Prioritising Aspects of Brain Tumour Care during Covid-19 in Managing Cancer Patients, Health News, ET HealthWorld

by Dr. (Col) Joy Dev Mukherji

Tumours of the brain and central nervous system (CNS) though relatively rare, comprising less than 2% of the overall cancer burden, are a substantial source of cancer-related morbidity and mortality worldwide. Diagnosing a brain tumour can be a complicated process and involve a number of specialists. A brain scan, most often an MRI, is the first step, post which a biopsy may be necessary. A Histopathologist then helps to identify the tumour type.

However, in these Covid times, it’s important to exercise caution. Some general recommendations that hospitals and physicians can follow include:

  • Patients may visit hospitals/clinics for routine inescapable checkups and follow-up assessments when clinically indicated.
  • Physicians should reduce the frequency of surveillance neuroimaging, which may be done only to guide clinical decision-making
  • Physicians may adopt remote consultation (telephonic, video, or online) to avoid unnecessary overcrowding by applicable local/national laws and telemedicine guidelines
  • Hospitals should recommend high levels of caution in patients and staff (personal hygiene and social distancing) including the use of personal protective equipment and covid appropriate behaviour.
  • Hospitals and departments should devise and review contingency plans periodically to deal with the ongoing crisis
  • Physicians and hospitals should ensure the continuation of ongoing therapy with appropriate modifications as desirable
  • Physicians should liaise and coordinate with colleagues within the city/region to ensure uninterrupted and timely completion of active ongoing therapy in the likely event of partial or complete shut-down of services at their institute.
  • Physicians and hospitals should create a graded and tiered priority-list based on the type of tumor, recommended therapies, expected prognosis, risks, and current resources, which may vary dynamically over time.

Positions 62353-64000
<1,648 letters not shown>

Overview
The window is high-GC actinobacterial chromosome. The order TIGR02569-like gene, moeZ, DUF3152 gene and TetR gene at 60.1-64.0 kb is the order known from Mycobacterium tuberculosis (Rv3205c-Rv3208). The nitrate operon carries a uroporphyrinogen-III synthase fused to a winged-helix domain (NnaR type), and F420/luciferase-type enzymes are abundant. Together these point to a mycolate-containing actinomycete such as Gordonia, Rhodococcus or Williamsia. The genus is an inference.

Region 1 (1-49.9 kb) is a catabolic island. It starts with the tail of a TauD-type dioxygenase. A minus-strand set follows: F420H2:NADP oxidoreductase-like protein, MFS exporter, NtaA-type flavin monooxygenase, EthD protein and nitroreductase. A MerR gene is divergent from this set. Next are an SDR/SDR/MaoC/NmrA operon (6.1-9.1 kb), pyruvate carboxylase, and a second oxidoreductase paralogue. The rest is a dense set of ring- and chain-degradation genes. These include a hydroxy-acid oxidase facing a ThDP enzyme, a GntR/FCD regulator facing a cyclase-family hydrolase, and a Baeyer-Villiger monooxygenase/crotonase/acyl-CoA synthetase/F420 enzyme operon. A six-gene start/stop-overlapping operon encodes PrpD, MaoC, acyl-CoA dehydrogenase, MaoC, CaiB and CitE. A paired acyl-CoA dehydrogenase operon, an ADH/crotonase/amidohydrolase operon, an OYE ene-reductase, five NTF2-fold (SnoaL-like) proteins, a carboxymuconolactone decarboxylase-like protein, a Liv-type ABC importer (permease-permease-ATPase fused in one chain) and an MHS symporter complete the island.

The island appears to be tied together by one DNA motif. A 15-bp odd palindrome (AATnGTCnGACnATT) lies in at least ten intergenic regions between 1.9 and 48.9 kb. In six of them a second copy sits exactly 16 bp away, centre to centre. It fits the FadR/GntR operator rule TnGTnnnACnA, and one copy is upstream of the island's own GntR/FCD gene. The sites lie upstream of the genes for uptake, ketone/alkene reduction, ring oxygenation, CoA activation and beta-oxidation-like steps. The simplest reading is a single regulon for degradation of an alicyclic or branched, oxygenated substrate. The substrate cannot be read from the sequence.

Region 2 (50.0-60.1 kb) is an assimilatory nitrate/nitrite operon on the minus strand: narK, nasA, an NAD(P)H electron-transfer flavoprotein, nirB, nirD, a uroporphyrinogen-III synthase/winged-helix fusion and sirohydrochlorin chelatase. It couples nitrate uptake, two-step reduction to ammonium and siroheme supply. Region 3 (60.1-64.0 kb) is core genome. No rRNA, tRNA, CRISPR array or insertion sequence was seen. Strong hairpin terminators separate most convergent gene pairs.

• A multidisciplinary team (MDT) should discuss “standard advice” as well as “Covid-context advice” with patients and caregivers clearly explaining the differences between the two with appropriate documentation. Physical attendance at such MDT meetings should be avoided or restricted to key decision-makers only. Hospitals should strongly consider conducting virtual tumor boards through online resources
  • Covid-19-context regimens need not necessarily be based on high-quality (level I) evidence from randomized controlled trials, but could be supported by prospective phase II data, retrospective studies, or even personal/institutional experience.

These recommendations should be used for prioritising the various aspects of cancer care in order to mitigate the negative effects of the Covid-19 pandemic on the management of cancer patients. In OPD patients the following groups need to be considered as high priority over others:

  • Newly diagnosed brain tumour patients
  • New onset or worsening of symptoms indicative of tumour- or treatment-related complications (e.g., neurological symptoms, dyspnoea, chest pain)
  • Clinical or radiological evidence for tumour recurrence
  • Application of intravenous or intrathecal anticancer treatment
  • Wound-healing problems after neurosurgical intervention

The following groups should be considered as medium priority:

  • Evaluation of clinical status, laboratory or neuroradiological results in known brain tumour patients without new or worsening symptoms and with active therapy (convert to telemedicine visits whenever possible)